6 1. Introduction The low and intermediate level radioactive waste from Risø: the nuclear reactor buildings, different types of material from the research periods and waste from hospitals and research institutes have to be stored in a final disposal in Denmark for at least 300 years (Indenrigsog Sundhedsministeriet, 2005, 2007). The task is to locate and recognize sediments or rocks with low permeability which can isolate the radioactive waste from the surrounding deposits, the groundwater resources, the recipients and from human activities. The sediments or rocks shall also act as a protection if the waste disposal leaks radioactive material to the surroundings. This goal can be reached by low water flow possibilities, high sorption capacity for many radionuclides and self-sealing properties. The investigation of geological deposits as potential waste disposals for high radioactive waste from nuclear power plants has earlier focused on deep seated salt deposits and basement rocks. Nevertheless, the Tertiary clays were mapped as well (Atomenergikommissionen, 1976, Dinesen, Michelsen & Lieberkind, 1977). The salt diapirs and the salt deposits are not included in the present study. The task is to find approximately 20 areas where a waste disposal potentially can be located. The 20 areas have to be reduced to 1-3 most potential locations where detailed field investigations of the geological, hydrogeological - hydrochemical and geotechnical conditions will be performed. G E U S 6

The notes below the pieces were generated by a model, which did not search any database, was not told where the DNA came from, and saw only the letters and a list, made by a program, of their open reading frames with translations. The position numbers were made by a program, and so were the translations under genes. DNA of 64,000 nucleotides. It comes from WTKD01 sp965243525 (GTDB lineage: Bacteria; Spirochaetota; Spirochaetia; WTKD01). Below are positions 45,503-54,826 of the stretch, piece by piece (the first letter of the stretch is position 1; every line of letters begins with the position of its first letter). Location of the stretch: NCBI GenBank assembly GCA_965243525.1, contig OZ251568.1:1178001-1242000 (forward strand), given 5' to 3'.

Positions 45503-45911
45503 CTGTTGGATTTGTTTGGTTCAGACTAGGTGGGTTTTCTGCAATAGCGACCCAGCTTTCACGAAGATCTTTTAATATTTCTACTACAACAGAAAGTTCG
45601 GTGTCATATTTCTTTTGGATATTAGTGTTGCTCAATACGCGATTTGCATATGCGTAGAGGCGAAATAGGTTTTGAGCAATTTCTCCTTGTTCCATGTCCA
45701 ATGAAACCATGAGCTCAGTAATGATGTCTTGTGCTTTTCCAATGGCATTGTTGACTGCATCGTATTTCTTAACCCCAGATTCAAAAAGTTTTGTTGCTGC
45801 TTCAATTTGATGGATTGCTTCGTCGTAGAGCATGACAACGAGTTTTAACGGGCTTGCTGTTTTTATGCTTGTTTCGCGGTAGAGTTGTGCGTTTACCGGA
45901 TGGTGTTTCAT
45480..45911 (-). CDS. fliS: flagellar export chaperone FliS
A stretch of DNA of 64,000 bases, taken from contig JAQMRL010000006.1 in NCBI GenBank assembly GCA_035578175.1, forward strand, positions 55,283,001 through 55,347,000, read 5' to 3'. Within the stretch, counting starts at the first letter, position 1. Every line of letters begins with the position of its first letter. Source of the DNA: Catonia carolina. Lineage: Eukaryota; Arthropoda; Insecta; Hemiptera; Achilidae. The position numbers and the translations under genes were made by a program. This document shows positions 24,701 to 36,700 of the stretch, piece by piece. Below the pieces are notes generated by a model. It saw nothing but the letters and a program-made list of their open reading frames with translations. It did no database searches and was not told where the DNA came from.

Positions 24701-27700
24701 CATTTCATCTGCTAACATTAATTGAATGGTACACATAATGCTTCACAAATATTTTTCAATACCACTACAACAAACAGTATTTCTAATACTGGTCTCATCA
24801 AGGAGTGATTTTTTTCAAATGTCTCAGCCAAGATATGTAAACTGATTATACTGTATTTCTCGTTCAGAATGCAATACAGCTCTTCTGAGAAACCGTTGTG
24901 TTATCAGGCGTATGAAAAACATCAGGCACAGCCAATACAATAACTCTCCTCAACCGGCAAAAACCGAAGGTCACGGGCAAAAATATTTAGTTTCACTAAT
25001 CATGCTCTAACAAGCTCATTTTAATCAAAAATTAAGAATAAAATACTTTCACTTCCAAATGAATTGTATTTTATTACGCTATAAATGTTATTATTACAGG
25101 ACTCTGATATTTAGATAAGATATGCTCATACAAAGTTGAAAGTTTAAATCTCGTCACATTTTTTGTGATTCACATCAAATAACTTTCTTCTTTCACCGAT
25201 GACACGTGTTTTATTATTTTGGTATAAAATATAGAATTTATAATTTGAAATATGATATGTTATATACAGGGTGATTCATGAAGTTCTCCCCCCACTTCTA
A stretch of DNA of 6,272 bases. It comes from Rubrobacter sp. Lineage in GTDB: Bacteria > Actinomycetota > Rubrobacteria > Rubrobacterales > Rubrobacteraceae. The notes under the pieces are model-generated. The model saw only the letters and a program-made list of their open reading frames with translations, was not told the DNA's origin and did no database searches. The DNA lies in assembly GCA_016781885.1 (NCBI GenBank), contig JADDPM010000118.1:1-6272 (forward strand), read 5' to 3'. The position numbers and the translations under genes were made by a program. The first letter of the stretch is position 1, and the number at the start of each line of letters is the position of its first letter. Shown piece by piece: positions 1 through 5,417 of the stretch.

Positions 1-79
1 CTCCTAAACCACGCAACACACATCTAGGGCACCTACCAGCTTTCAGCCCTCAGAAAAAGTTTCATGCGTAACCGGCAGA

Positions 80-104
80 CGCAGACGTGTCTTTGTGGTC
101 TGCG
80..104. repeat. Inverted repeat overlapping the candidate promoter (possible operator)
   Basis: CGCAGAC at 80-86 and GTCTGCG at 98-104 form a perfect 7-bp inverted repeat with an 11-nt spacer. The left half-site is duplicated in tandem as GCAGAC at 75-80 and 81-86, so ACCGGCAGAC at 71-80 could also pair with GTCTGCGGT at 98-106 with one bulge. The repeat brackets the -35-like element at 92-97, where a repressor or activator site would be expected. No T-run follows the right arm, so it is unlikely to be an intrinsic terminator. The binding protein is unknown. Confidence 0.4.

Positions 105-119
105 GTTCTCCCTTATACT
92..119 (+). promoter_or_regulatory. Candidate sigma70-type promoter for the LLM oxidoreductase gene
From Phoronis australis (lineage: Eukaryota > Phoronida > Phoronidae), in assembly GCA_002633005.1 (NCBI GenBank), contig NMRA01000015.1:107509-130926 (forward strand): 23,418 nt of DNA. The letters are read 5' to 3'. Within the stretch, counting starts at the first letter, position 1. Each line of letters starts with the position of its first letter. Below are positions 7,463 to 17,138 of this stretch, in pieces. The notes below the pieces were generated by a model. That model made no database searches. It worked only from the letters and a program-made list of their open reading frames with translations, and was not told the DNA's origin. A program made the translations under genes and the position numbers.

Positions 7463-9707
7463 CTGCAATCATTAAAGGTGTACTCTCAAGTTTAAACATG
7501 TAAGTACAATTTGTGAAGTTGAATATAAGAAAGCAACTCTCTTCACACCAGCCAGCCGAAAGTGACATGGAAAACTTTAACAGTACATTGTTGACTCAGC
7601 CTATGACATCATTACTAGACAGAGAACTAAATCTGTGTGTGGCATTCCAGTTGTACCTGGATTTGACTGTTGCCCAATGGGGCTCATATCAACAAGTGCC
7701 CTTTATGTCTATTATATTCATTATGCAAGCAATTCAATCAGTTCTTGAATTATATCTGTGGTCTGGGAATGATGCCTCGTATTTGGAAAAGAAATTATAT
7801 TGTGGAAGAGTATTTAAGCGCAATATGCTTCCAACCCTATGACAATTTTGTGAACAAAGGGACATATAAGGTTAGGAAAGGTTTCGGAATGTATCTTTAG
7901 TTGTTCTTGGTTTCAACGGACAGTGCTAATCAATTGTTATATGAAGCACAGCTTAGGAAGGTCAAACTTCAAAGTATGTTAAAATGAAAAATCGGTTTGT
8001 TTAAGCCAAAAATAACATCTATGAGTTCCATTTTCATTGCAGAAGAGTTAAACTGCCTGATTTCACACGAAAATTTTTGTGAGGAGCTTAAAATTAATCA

7 2. Background In Denmark many different fine grained sediments and crystalline rocks occur from the earth surface down to 300 m depth. Therefore, the possible geological situations include sediments and rocks of different composition and age. These situations are also geographical distributed over large areas of Denmark. These sediments and rocks are shortly described based on existing information in Report no. 2, where five different types are included. 1: Crystalline granites and gneisses of Bornholm (because these rock types are host for waste disposals in many other countries). 2: Sandstones and shales from Bornholm (as these sediments are relatively homogenous although they have fracture permeability). 3: Chalk and limestone (because these sediments may act as low permeable seals, but in most areas act as groundwater reservoirs). 4: Fine-grained Tertiary clay deposits (as these sediments have a low permeability, are widely distributed, and can reach large thicknesses). 5: Fine-grained Quaternary clays from Elsterian, Saalian, Weichselian and Holocene. These sediments are distributed all over Denmark. The geological formations most studied in Europe for disposal of radioactive waste are clay (in Belgium, France, Germany and Switzerland), crystalline rocks (Sweden, Finland and Switzerland) and salt (Germany). All Danish sand and gravel deposits are excluded from the description owing to their potential as groundwater reservoirs, their high permeability, low sorption capacity and no-selfsealing properties for the waste. The sand and gravel deposits often occur below or above the low permeable and fractured deposits and sand layers may be intercalated in them. G E U S 7